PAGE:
Get yourself to New Orleans for the 37th annual Creole Tomato Festival, which will take place this weekend, June 10-11. After perusing the food and events menu, I wish I could go—Louisiana friends, please go so I can live vicariously through you!
Check out some of the food offerings that highlight the star of the festival—the delicious "Creole tomato":
Cafe Dauphine: Fried Green Tomatoes with Shrimp Remoulade – $10
Lillie Cajun Kitchen: Creole Tomato Jambalaya – $12
LeDelyo's Creole Catering, LLC: Creole Tomato Stuffed with Cool and Creamy Shrimp Pasta – $12
Southerns Food LLC: Southerns Creole Tomato Chick Sandwich – $5
Nuevo Horizonte Katherine LLC: Skewers with Creole tomato dipping sauce – $12
Alberto's Cheese and Wine Bistro: Creole Tomato Gazpacho – $8
Holy Crepes!: Creole Tomato Salad Crepe – $10
You can also buy fresh Creole tomatoes at the farm stands that will be present at the festival. And it wouldn't be a New Orleans festival without music—the festival kicks off Saturday morning with the "Ripe & Ready Second Line," which will feature the Treme Brass Band and the Festival Queen, Dianne "Gumbo Marie" Honore.
Three music stages will host live music all day long, and a fourth stage will feature cooking demonstrations from various chefs, including many from the Southern Food and Beverage Museum.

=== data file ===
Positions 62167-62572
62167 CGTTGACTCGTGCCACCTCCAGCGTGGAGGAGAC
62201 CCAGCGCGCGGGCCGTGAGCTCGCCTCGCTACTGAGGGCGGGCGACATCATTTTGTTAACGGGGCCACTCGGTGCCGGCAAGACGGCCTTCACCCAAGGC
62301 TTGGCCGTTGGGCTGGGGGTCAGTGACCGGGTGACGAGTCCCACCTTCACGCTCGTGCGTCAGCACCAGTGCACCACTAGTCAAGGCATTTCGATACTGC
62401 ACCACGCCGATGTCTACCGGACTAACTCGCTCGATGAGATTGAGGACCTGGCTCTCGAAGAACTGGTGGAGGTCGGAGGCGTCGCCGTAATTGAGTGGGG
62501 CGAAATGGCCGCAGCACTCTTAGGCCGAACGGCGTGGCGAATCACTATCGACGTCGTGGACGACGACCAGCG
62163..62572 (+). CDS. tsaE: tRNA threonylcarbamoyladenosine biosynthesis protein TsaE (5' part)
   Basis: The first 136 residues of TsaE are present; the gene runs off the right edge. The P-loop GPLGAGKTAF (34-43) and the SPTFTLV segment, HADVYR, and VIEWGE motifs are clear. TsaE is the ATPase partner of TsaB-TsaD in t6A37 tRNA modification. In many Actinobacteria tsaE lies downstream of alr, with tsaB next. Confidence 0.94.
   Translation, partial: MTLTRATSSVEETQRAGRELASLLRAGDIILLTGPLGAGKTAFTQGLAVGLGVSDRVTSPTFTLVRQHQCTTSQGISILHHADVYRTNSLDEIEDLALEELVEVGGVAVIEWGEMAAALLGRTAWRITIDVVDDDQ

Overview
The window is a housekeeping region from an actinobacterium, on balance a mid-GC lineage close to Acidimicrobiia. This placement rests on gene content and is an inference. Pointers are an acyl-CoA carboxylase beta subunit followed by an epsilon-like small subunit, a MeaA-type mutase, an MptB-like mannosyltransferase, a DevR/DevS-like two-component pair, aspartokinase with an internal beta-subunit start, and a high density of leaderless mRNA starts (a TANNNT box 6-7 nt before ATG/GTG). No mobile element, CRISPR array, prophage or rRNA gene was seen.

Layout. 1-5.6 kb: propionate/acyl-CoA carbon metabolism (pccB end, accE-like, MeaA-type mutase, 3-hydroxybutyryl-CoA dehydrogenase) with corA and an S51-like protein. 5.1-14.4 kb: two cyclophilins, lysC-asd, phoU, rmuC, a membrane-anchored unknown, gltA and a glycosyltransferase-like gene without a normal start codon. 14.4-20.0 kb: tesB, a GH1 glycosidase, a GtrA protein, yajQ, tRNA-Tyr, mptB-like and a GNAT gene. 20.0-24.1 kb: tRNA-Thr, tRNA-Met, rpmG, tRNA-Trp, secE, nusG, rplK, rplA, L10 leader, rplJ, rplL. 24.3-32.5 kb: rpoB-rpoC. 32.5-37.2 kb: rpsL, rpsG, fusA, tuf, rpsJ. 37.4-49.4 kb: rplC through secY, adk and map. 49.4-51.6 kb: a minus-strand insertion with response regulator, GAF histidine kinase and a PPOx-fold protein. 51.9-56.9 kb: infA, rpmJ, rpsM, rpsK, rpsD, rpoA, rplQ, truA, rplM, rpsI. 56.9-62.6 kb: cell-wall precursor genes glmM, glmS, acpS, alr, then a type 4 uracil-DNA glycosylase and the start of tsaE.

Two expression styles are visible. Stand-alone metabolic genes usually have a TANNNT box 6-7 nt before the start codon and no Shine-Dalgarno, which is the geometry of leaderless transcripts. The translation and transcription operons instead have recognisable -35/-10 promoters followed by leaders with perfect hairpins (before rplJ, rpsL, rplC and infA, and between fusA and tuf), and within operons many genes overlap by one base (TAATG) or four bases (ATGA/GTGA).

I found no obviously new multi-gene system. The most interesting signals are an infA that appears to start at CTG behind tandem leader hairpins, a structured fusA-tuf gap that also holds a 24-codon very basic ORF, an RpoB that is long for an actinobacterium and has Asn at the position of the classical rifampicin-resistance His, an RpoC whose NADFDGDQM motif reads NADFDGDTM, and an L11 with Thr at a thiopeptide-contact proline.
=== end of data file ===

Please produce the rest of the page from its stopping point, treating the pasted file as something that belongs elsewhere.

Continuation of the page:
Back in 1969, LSU released a tomato variety called Creole. However, LSU did not maintain a seed source for this variety, and it essentially has been lost. As a result, the Creole tomato transplants you see at the nursery are not likely the original variety.
In fact, an LSU AgCenter trial planting of Creole tomatoes grown from several seed sources showed a wide variation in how the plants grew and what kind of tomatoes they produced.
But that's not really a problem. The Creole variety was never used much by the local Creole tomato farmers in St. Bernard and Plaquemines parishes. In fact, the term "Creole tomato" has never referred to a particular variety.
Instead, it indicates where the tomatoes were grown. This is a marketing term created by farmers in those parishes to distinguish their locally grown, vine-ripened tomatoes from tomatoes that were grown elsewhere.
In addition to being locally grown, the term Creole tomato is generally only applied to medium to large, red tomatoes. Although other sizes and colors of tomatoes may be locally grown, none of these generally are called Creole tomatoes (at least not historically).
So, when the tomato farmers in St. Bernard and Plaquemine parishes called their tomatoes Creole tomatoes, it did not refer to a specific variety. It meant they were locally grown in the rich alluvial soil of the area, and vine ripened because they did not have to be transported long distances to market. This gave them a rich flavor.
Now I'm seriously craving some Creole tomatoes, picked fresh from the backyard – they are absolutely delicious. Hey Louisiana fam, I won't make it home in time for the festival, but I'll definitely be there later this summer – please have some tomatoes waiting!